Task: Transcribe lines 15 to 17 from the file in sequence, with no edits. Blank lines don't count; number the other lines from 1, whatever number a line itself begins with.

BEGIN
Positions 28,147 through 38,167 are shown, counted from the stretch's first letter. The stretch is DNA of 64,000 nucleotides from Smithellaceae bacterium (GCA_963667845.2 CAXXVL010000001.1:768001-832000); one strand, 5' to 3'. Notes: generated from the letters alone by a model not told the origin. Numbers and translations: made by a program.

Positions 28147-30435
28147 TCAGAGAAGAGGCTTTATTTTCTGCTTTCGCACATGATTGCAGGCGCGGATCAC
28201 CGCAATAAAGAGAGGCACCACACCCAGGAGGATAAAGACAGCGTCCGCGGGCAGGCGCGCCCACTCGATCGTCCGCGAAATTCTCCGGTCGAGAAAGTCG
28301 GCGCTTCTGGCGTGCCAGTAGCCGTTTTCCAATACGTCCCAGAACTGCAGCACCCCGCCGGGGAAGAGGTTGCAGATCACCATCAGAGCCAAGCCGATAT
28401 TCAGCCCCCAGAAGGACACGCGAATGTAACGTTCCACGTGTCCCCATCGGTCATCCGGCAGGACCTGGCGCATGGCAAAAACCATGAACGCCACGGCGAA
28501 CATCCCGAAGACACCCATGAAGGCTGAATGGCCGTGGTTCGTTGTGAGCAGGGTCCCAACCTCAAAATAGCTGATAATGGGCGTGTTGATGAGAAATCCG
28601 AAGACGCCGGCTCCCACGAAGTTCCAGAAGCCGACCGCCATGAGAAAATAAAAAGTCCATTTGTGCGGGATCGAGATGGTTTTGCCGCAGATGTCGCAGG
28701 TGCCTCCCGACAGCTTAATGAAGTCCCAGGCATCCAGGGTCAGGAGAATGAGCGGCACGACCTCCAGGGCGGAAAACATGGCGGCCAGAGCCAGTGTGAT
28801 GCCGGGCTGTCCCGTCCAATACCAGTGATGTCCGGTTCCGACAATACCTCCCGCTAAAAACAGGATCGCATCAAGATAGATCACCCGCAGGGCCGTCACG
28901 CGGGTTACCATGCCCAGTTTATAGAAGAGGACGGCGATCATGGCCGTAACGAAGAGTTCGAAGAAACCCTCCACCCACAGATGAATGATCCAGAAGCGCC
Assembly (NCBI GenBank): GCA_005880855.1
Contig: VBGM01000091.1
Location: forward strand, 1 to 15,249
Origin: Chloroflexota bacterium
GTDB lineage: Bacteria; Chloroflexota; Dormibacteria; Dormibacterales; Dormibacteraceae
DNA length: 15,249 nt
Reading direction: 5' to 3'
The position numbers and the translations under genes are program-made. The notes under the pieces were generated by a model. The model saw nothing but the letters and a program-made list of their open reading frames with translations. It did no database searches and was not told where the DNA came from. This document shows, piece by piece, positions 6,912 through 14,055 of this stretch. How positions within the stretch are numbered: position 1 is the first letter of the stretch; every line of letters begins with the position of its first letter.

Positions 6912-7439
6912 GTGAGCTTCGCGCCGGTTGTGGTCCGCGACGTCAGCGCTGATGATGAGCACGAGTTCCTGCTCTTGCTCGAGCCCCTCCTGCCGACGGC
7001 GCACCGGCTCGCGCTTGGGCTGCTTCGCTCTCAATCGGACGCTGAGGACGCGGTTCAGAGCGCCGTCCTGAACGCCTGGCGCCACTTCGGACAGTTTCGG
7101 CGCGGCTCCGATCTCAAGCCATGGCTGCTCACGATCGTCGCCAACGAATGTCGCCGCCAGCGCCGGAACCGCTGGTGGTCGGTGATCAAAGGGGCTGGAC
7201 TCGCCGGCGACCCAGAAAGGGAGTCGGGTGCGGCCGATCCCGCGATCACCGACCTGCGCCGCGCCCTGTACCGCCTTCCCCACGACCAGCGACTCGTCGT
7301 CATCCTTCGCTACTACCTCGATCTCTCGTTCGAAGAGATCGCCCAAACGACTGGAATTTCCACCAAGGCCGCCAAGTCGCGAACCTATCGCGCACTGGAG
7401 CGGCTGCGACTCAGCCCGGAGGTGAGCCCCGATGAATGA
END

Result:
Origin: Chloroflexota bacterium
GTDB lineage: Bacteria; Chloroflexota; Dormibacteria; Dormibacterales; Dormibacteraceae
DNA length: 15,249 nt